Playground Daily News from Fort Walton Beach, Florida on March 25, 1968 · Page 5
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Playground Daily News from Fort Walton Beach, Florida · Page 5

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Fort Walton Beach, Florida
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Monday, March 25, 1968
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Page 5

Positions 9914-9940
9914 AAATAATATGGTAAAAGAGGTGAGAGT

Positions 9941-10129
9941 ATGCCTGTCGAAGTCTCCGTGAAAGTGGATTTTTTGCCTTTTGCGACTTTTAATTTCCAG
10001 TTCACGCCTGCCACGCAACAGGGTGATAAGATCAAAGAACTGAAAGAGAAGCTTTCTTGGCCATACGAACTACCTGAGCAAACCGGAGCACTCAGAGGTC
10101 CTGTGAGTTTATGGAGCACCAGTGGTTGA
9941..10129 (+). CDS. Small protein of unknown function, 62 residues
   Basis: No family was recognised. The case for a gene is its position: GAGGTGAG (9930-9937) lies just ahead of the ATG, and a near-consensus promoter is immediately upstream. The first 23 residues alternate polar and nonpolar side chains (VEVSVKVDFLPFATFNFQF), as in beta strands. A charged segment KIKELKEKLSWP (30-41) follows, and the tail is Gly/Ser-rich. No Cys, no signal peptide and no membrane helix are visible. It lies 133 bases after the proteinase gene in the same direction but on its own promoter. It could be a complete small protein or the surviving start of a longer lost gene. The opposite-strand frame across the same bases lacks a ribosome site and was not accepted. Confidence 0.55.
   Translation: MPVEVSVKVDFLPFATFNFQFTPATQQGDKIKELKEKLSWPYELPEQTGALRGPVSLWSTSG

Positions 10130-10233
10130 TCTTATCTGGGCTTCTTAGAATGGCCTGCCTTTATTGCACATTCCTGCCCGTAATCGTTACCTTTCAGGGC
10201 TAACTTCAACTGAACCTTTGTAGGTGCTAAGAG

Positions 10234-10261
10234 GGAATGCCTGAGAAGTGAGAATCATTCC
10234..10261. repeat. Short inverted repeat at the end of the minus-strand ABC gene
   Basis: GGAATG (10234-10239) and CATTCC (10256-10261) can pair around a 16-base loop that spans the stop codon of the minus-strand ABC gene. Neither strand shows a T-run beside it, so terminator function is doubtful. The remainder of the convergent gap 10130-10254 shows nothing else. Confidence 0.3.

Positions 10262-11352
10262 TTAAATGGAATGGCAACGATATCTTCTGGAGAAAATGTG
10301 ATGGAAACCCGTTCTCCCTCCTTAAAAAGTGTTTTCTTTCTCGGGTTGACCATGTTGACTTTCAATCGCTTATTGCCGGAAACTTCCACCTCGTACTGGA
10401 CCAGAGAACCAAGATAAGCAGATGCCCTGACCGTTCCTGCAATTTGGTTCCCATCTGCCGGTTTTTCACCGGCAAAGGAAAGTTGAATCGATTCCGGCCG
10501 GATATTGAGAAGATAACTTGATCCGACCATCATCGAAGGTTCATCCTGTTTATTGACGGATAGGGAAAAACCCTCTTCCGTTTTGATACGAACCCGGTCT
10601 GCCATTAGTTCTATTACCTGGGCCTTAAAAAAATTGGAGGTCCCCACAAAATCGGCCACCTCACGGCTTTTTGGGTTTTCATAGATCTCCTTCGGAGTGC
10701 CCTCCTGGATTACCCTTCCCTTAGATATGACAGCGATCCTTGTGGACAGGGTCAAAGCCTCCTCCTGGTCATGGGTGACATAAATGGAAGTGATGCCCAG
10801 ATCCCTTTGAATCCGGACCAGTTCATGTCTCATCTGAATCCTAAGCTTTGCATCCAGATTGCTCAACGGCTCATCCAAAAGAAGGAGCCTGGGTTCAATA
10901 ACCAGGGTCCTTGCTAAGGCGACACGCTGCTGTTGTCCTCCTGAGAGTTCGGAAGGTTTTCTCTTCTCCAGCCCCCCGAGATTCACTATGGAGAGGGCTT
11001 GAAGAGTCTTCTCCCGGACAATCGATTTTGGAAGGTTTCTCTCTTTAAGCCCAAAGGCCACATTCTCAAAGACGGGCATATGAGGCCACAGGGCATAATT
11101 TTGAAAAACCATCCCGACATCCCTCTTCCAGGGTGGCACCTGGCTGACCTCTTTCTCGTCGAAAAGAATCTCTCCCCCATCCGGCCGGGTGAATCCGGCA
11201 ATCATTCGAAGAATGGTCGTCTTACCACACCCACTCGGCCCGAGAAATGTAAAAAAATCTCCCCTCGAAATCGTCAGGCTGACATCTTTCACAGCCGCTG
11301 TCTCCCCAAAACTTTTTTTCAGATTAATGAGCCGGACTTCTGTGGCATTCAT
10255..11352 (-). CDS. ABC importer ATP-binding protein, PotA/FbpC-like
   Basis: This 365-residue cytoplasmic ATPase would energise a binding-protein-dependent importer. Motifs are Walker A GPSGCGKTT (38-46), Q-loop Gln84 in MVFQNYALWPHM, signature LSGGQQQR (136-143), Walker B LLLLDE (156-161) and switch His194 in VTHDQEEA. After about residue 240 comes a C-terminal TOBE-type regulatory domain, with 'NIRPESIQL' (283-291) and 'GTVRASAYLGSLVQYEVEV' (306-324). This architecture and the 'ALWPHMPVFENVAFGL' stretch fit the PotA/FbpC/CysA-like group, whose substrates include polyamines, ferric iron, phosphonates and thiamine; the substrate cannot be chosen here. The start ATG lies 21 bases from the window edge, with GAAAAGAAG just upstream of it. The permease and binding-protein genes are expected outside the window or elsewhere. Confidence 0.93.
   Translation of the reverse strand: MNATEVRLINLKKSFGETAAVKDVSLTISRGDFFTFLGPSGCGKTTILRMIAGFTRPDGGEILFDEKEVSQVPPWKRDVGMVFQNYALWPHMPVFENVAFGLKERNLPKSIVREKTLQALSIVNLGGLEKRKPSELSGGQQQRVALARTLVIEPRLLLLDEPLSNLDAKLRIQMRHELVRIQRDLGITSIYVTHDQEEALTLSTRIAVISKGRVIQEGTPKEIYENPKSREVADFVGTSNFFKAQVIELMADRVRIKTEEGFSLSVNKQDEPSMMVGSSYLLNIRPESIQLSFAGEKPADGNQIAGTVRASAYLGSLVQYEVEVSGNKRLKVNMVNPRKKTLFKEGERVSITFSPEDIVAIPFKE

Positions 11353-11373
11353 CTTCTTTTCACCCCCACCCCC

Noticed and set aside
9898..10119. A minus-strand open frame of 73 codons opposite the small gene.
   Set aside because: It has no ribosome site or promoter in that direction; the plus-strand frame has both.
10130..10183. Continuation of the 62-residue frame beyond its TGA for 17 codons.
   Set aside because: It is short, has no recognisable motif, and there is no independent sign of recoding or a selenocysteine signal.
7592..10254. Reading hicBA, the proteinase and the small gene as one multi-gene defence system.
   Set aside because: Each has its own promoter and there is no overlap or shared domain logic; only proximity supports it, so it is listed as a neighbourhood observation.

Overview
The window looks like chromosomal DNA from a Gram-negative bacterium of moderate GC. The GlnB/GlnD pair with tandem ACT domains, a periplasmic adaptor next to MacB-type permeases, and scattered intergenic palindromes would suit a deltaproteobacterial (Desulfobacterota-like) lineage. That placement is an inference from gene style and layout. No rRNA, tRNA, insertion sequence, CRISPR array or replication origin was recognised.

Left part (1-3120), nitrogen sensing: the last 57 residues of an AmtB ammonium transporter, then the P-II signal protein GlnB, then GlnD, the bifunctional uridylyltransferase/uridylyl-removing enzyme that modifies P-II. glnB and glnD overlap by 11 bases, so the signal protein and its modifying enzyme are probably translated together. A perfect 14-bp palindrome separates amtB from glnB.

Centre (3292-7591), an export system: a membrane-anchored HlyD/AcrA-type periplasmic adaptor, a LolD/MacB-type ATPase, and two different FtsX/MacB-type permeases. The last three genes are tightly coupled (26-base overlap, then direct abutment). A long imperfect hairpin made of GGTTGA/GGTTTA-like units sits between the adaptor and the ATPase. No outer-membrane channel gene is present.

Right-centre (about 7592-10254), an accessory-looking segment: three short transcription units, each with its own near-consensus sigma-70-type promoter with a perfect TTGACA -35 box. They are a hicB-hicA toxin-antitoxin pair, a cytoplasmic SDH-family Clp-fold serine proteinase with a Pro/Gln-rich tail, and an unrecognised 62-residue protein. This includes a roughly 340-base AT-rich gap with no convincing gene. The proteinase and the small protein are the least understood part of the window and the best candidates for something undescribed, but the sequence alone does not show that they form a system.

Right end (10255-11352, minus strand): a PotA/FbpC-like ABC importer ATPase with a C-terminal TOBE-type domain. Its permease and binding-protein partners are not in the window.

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Page 8 PLAYGROUND DAILY NKWS. Ft. Walton Beach. Fla., Mon. Morn., Mar. 28, 10C8 SERIES STARTS 6TH SEASON Benadaret Licks Tumor, Looks Forward To Petticoat Junction. HOLLYWOOD (AP) -- "Yes. it's lovely on the desert today," said Bea Benadaret, speaking on the telephone from Palm Springs. "But then, every day is beautiful to me." Miss Benadaret, star of television's long-running "Petticoat Junction" spoke with understandable feeling. She said doctors have told her that a tumor on her lung has been dissolved by radiation treatment. The actress did not make any predictions for the future. "But I do know that I feel fine, better than I have felt in years," she said. "They tell me the spot on my lung has disappeared, and I believe them." Long one of the busiest performers of radio and television. Miss Benadaret had lived with the threat of cancer for five years. During a routine checkup, a spot was discovered on her lung, then it disappeared. Her doctors remained vigilant, and she was X-rayed at least every three months. Meanwhile she cut down her usual quota of three-to-four packs of cigarettes a day. "Three weeks before last Thanksgiving, I had another Xray, and the spot had reappeared," she said. "The doctors told me to come back in two weeks for another look. The spot had grown." Meanwhile she was in the midst of shooting the fifth season of "Petticoat Junction." She told none of the company of her ailment and resisted urgings by her doctor for immediate surgery; she was concerned that her absence would imperil the show. Finally her family prevailed upon her to undergo the operation. It took place Nov. 26. Afterward, she related, the lung surgeon told her, "I found the tumor, but I have to tell you I could do nothing about it." "Why?" she asked. "Because if I did, you would be an invalid for the rest of your life." Treatment was recommended at Stanford University Hospital, where she was subjected to a linear accelerator, a super-voltage method of radiation. "They warned me that there could be side effects as a result of the treatment," she said, But that I might avoid them. Somehow I did. Oh, I was debilitated, of course, but I was never prone. I was' able to walk during the entire six and a half weeks of treatments, five days a week. "I went up there convinced that the treatments would work. Maybe I was stupid, or maybe I had simply developed a. faith in the fantastic outpouring of prayer and expressions of hope that I received from so many people. The mail was stacked so high you wouldn't believe it. I think the outcome means either that God has chosen me to live or that there is great power in prayer." Doctors recommended a desert recuperation, and she has been staying at Palm Springs with her husband, Eugene Twombley. She has been swimming, sunning, knitting, reading and--watching TV. Miss Benadaret missed 10 Last Astaire Special Way Over Budget So He Forfeited Salary HOLLYWOOD (NEA) -- Fred Astaire's latest special took so long to make -- perfectionist Fred sometimes insisted on 15 takes -- that it went way over budget . . . So far over, in fact, that Astaire forfeited his salary and didn't make 'a nickel on the show . . . Jimmie Rodgers is coming along and is itching to get back to work . . . He's been spending all those recuperative months writing poems, and hopes to interest a publisher in putting them out . . . Roddy McDowell, who has grown hippie hair and sideburns, finds they come in handy . . . He's off to Mexico to shoot "Five Card Stud" with Dean Martin and Bob Mitchum, and his newfangled coiffure fits the 1880s perfectly . . . Incidentally, Roddy says it costs him ?25 to get his hairdo trimmed . . . Sounds like he's getting a little trimming, too. Maturity has come to Lee Majors. Maybe you've noticed the symptoms -- his name isn't in the gossip columns much any more, you seldom see his picture at the gaudy parties and premieres, he has none of the problems that were around in his first season. The thing with Lee is that Folk Group For Arts Festival DAILY NEWS BUREAU VALPARAISO -- "A beautiful sound - They a:e more than a group - They're a chord that moves." Those were the words used by one New York critic to describe Warner, Porter and Warner, vocal group which will entertain v i s i t o r s at Okaloosa- Walton Junior College's "American Arts Festival 1968," here next month. Veterans of radio, live concert, and television appearances, this popular trio, which will perform throughout the three- day arts festival April 18-20, combines in its musical offerings all the beat and drive of popular music. Also all the sincerity and feeling of folk music, and the richness of sound and musical expertise which only comes from, Classificial training. Although Warner, Porter, and Warner's music programming includes some traditional selections, the majority of their repertory represents the combined efforts of composer Tom Porter, and the vocal arrangements o; Florence and Bryon Warner. Dick Gray, Atlanta Journal T V. editor said this about the group. "I understand why Jackie Gleason was moved to bestow his personal congratula tions on them when they taped their bit for his show. . .The; were Great!'' e is one of the few genuine vernight stars this town ever ad. The very first interview e ever went on, when he decid- d he wanted to be an actor, 'as for The Big Valley. He got le part, the series clicked and, ap, he was the darling of the ans before you could say Bu- eau of Internal Revenue. "That first season," he says, I was very impressed by the [amor of it all. I went to all he in-clubs and all the premiers and all the parties. I loved etting my name in the columns and dating the famous glamor als. It was thrilling to a boy Tom the Kentucky hills." But he discovered it was all urface and, actually, after a it it became boring. Now he eldom goes out; he has a ranch n Malibu and he stays there. he does have a date, he goes o the movies. He's happy these days, but he gossip columnists are devas- ated. After all these years and all lose successes, Ralph Bellamy ays he's still looking for "that ne good movie part." He says e's had a couple of good ones n Broadway, but not n film. e just finished "Rosemary's aby" which he says isn't it -- good film, fair part -- so e keeps on searching. He thinks he has a good one n television in the CBS Play- ouse "My F a t h e r and My lother," Feb. 13. But the big ne in a big movie still eludes im. Bellamy, long a New York csident, has moved his base f operations here. One reason s his feeling that the theater as changed. "It has become too introspec- ve for me," he says. "Playwrights are writing to under- tand themselves, not to bring nything to the audience. Look t Albee, at Williams, at Pinter. \nd the actors and directors, oo, have b e c o m e introspective. "Theater should involve the udience, but nowadays most ilays are trying to keep the audiences out." Narcotics Charge ROME (UPD--The 21-yca old granddaughter of the lat Italian President Luigi Einauc has been charged with usin narcotics, police said Sunday They said Elena Einaudi wa among eight persons charge after a police raid las Wednesday on her Rom apartment. Miss Einaudi was i Turin at the time but she wa later widely quoted in th Italian press as saying she an her friends smoke hashish. The oyster · catcher, a wadin bird of the plover family, feed on oysters and clams. E W SPAP £ MADAM MARIA Palmist Reader Advisor 754 Eglin Pkwy. Ph. 243-3739 shows of the "Petticoat Junction" season, but she returned to work one day in the final segment, which will be broadcast on CBS March 30. "That was quite an emotional event, going back to the show," she admitted. "I felt fine myself, but my presence seemed to traumatide everyone in the cast; no on could remember his lines." When she finished her day's work, she made a speech of appreciation to the cast and crew for their good wishes during her illness. And she promised to be back in her usual role for a sixth season when filming resumes in July. i Founder Dies BANGKOK, Thailand (UPI)- Phya Srivisarn, one of the founding fathers of Thai democracy, died Saturday of a heart attack at the age of 71. Srivisarn, a leading participant in the 1932 revolution, had served the government in · Variety of positions including foreign minister and deputy premier. He was serving as president of the Government House Privy Council at the time of his death. ADVERTISING COUNSELING Specializing In advertising composition and layout for newspapers, magazines billboards, logo designing, business names/ slogans, brochures. 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Primarily we endeavor to contact potential customers who we believe are seriously interested in establishing residences and remaining in the area. In time instead of acquaintances, they become friends and customers because we extended a welcome hand to them when they were new in our area. Ours is the oldest continuous Newcomer Service in the area one we intend to continue. We sponsor the original and only Newcomer Club which is continuously growing and adding new members. Newcomer Greeting Service MRS. RUTH HAILS Hosmsrev. FT.WAUON MACH,VAVAWAISO * NICEVILIE TOR INKMMATION CAlt 943-3105 SELECTIONS WIDER ! - SAVINGS ABE BIGGER 8 HORMEL SLICED LUNCHEON AAEATS 4 OZ. PKGS. Boiled Ham - Turkey Loaf 6 OZ. PKGS. Ham Cheese · Chopped Ham Spiced Luncheon Loaf- New England Loaf - All In Re-Sealable Packages TASTE-O-SEA BREADED FISH STICKS . 1 % A. 79* EACH TOPCO LIQUID Detergent 39 32 OZ. 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